Tech giant Samsung is pursuing a long-term strategy in the Texas area as it builds a $17 billion chip manufacturing factory in Taylor that could result in a potential investment of nearly $200 billion.
Samsung’s plans, first reported by the Austin BusinessJournal, are calling for an additional $192.1 billion in investment in the Austin area over several decades that would create at least 10,000 new jobs in 11 new chip fabs. These facilities would be located at Taylor’s new location and at the company’s existing location in northeast Austin.
The first of the 11 new plants would therefore not be completed before 2034 business journal.
“Samsung has long been an employer of choice in the Austin market, offering high wages, great benefits and a great work environment. All of this will happen on steroids in the not-too-distant future, adding an historic boost to Austin’s already booming economy,” John Boyd Jr., a business site selection consultant, tells CultureMap.
Samsung’s preliminary plans were revealed in filings with the State of Texas seeking possible financial incentives for the more than $190 billion expansion. The South Korean conglomerate says the filings are part of the company’s long-term plan for US chip manufacturing facilities.
Given that Samsung’s 11 new plants would take decades to complete, there is no certainty at this point that any part of the potential $192.1 billion expansion will ever be built.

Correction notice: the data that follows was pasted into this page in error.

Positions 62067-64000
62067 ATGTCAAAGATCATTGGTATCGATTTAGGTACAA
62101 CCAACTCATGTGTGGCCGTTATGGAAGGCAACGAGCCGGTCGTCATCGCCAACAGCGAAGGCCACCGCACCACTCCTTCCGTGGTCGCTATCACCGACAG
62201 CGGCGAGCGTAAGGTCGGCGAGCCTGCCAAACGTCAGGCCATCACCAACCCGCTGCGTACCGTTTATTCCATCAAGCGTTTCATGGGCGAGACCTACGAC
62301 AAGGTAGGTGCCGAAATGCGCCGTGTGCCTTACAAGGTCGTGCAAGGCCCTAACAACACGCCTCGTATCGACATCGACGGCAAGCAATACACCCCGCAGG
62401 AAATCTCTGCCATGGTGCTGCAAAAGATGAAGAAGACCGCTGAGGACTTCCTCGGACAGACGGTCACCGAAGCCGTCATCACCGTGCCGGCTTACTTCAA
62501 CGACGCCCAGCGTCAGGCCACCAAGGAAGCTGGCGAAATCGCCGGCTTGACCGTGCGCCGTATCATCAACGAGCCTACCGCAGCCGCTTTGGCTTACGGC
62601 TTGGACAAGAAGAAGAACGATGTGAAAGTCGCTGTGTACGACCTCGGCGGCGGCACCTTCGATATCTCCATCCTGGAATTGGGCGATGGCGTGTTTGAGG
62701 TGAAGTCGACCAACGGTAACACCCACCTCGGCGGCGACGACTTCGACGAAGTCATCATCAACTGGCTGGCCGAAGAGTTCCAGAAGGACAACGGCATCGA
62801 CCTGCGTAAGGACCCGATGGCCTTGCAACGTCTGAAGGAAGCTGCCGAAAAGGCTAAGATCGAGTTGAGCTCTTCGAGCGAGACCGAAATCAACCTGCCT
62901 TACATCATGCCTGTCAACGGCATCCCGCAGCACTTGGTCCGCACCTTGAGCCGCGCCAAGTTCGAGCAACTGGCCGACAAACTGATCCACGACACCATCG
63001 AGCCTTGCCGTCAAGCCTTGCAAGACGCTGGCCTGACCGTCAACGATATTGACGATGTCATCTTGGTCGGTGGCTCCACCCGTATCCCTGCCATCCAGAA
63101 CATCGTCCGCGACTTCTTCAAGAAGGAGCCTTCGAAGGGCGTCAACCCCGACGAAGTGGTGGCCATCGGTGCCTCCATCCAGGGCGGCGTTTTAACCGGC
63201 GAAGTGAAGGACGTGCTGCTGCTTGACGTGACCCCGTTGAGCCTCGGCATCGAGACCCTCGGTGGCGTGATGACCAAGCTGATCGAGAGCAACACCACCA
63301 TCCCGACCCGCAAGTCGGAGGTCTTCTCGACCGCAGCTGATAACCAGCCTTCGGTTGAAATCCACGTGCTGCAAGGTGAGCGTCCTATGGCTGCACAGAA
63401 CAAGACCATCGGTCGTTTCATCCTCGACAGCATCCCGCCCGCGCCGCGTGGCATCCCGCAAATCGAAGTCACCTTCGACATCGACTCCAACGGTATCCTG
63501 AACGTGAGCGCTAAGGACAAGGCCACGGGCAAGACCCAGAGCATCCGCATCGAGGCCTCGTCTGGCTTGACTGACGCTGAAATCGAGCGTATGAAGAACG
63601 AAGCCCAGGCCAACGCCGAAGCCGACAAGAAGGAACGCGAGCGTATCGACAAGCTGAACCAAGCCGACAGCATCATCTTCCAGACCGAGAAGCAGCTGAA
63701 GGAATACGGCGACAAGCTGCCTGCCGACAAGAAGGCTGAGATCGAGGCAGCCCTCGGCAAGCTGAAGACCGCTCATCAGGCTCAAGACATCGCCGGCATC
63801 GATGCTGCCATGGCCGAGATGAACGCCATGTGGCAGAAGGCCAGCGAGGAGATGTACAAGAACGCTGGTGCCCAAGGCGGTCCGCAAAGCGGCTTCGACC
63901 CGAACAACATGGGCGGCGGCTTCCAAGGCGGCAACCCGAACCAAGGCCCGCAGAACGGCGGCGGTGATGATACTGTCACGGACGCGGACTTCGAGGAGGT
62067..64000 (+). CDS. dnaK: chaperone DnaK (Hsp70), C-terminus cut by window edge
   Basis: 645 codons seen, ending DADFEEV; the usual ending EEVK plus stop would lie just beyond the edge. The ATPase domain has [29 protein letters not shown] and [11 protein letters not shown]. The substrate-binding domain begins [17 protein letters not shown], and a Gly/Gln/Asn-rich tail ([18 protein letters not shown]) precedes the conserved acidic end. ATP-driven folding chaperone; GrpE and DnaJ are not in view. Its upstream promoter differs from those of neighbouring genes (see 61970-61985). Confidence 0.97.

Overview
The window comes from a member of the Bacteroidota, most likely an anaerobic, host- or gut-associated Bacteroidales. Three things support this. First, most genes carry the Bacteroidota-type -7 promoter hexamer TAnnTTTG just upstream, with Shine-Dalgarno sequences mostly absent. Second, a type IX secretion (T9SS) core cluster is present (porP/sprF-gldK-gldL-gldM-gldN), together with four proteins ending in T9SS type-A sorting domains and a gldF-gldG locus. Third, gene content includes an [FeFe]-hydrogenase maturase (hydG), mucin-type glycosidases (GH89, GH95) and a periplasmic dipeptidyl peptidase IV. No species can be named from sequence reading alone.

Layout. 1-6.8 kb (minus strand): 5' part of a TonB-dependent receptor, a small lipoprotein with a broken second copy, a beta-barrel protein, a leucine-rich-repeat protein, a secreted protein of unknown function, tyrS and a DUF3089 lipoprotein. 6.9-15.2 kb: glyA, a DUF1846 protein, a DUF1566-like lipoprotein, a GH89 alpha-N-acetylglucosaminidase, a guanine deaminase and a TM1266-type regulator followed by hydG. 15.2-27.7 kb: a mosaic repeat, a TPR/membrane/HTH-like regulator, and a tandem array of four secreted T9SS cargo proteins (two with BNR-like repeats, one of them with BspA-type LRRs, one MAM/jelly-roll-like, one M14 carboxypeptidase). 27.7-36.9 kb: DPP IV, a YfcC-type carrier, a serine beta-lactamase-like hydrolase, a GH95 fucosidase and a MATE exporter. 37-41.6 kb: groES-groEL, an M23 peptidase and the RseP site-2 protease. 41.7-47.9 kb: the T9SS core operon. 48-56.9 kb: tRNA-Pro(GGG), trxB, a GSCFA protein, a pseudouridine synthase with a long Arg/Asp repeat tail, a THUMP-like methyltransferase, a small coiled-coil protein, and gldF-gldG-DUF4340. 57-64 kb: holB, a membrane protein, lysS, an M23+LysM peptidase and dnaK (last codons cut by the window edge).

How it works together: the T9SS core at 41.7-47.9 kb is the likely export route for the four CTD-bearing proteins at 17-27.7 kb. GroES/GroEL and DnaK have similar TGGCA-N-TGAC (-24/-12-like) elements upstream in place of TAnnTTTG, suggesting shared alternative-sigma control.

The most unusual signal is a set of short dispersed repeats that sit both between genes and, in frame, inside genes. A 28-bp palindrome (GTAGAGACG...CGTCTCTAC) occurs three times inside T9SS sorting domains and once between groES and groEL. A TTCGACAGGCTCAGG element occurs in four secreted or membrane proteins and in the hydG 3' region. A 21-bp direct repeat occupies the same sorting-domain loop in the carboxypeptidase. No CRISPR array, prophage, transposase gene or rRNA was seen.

Last November, Samsung announced it would build a $17 billion chip manufacturing facility in Taylor to complete its semiconductor operations in northeast Austin. Construction is underway and completion is scheduled for 2024. Boyd announced last year that the Taylor project will spark one “economic tsunami” in the quiet suburb of Williamson County.
The Taylor plant, which is expected to employ more than 2,000 people, is one of the largest foreign trade development projects in US history. The impact of a nearly $200 billion cluster of 11 new chip manufacturing facilities would far dwarf the Taylor project.
The Taylor factory will produce advanced chips that support mobile and 5G capabilities, high-performance computing and artificial intelligence.
This article originally ran on CultureMap.